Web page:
_Psychoanalysis Beyond the End of Metaphysics_ offers a new paradigm approach which advocates reengaging the importance of metaphysics in psychoanalytic theorizing. The emergence of the relational trend has witnessed a revitalizing influx of new ideas, reflecting a fundamental commitment to the principle of dialogue. However, the transition towards a more pluralistic discourse remains a work in progress, and those schools of thought not directly associated with the relational shift continue to play only a marginal role. In this book, Robin (...)
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  42. John D. Barrow (1986/1988). The Anthropic Cosmological Principle. Oxford University Press.
    Ever since Copernicus, scientists have continually adjusted their view of human nature, moving it further and further from its ancient position at the center of Creation. But in recent years, a startling new concept has evolved that places it more firmly than ever in a special position. Known as the Anthropic Cosmological Principle, this collection of ideas holds that the existence of intelligent observers determines the fundamental structure of the Universe. In its most radical version, the Anthropic Principle (...)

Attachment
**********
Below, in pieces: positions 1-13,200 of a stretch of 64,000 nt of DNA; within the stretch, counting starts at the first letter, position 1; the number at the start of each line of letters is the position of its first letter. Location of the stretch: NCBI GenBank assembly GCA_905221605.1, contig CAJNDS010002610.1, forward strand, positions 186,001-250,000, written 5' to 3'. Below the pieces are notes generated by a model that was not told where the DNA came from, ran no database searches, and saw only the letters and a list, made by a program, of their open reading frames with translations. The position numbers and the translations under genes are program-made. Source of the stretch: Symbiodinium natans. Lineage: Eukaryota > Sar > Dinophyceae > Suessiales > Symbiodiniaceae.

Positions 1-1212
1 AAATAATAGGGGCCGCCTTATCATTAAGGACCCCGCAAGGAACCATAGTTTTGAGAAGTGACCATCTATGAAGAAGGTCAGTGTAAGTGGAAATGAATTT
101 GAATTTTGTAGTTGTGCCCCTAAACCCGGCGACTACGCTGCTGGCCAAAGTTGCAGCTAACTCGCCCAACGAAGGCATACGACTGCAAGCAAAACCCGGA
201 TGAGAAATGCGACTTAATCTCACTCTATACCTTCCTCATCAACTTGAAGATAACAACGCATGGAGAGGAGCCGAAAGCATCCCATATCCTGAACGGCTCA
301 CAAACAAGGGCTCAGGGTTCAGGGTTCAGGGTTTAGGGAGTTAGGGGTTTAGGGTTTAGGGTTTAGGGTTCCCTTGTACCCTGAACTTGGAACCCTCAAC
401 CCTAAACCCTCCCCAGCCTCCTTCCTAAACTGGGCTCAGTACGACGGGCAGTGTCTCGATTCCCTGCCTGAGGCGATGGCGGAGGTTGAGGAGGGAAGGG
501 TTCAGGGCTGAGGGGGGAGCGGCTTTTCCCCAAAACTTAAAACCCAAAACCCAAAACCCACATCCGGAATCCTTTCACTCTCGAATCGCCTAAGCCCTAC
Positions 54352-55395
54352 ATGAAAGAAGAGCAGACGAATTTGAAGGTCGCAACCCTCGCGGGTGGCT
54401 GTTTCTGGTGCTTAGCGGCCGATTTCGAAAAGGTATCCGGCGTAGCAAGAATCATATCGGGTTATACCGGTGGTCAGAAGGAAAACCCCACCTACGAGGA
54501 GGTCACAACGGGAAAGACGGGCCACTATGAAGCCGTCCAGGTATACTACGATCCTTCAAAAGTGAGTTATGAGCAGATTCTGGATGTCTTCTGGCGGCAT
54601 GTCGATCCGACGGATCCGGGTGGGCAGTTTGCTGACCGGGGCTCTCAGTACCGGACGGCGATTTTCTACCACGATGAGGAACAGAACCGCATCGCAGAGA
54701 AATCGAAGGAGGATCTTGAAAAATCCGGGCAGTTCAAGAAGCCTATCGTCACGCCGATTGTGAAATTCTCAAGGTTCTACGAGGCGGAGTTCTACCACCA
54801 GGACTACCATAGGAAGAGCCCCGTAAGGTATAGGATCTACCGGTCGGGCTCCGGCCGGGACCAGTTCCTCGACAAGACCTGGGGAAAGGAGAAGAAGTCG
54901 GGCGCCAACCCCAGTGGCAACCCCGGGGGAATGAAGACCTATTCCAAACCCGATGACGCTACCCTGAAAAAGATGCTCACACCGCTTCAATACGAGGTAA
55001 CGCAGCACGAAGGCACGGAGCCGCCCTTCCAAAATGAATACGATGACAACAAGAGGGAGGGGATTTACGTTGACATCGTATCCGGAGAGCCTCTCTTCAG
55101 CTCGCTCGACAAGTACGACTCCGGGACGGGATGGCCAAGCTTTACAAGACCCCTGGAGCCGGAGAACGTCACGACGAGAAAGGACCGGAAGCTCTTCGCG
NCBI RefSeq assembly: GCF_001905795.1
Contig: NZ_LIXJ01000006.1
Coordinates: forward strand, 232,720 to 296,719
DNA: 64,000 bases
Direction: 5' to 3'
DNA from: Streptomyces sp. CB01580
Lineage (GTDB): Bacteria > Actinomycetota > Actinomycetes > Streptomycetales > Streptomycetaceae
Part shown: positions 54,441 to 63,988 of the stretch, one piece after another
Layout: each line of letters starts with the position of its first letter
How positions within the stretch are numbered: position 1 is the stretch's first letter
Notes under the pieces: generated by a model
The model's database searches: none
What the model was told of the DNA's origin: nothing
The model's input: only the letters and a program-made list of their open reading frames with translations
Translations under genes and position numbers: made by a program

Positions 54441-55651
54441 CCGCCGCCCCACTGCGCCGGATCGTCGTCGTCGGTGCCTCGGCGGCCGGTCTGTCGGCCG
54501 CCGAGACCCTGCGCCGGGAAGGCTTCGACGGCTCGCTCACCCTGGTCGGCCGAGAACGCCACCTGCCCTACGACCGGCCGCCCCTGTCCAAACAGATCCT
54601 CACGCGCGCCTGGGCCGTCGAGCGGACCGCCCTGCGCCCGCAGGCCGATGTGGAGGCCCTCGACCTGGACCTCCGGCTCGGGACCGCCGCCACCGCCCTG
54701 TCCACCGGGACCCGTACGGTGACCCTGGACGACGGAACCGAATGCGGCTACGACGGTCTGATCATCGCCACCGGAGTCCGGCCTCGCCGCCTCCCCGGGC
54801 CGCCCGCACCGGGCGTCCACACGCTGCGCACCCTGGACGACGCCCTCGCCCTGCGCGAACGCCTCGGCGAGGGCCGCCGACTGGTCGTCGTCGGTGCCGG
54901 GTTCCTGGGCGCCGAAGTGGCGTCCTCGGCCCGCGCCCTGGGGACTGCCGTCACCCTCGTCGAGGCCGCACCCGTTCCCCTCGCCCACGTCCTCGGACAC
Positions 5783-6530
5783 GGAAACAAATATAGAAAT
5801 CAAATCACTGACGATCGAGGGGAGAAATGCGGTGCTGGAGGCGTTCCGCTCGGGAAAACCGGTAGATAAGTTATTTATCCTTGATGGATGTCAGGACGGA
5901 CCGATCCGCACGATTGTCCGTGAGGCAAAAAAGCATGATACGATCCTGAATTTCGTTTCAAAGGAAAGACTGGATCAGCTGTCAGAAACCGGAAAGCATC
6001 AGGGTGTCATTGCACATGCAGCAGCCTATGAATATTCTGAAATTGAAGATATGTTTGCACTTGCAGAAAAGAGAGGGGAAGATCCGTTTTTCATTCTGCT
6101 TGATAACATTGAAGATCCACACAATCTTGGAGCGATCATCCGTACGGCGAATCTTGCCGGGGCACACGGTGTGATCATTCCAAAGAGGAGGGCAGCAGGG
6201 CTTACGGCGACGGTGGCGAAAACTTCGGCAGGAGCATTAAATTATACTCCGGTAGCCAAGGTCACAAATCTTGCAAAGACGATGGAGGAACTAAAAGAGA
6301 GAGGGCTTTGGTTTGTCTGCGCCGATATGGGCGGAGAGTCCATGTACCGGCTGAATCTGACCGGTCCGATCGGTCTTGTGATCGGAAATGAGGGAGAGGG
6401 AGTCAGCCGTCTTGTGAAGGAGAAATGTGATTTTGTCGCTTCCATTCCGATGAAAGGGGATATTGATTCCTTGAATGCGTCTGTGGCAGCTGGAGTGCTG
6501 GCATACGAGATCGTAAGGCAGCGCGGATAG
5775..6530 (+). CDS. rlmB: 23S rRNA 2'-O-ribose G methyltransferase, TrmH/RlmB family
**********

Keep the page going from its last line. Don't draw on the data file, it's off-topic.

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  43. Gheorghe-Ilie Farte (2015). The Principle of Peaceable Conduct as a Discrimination Tool in Social Life. Argumentum. Journal of the Seminar of Discursive Logic, Argumentation Theory and Rhetoric 3 (1):95-111.
    By exercising their (imperfect) capacity to discriminate, people try to recognize and to understand some important differences between things that make them prefer some things to other. In this article I will use my ability to discriminate between people and societies according to a principle which plays the role of attractor, both at individual and societal levels, namely the principle of peaceable conduct. This principle allows us to discriminate at the civic level between the people who (...)
     
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  44. Seth Lazar (2012). Scepticism About Jus Post Bellum. In Larry May & Andrew Forcehimes (eds.), Morality, Jus Post Bellum, and International Law. Cambridge University Press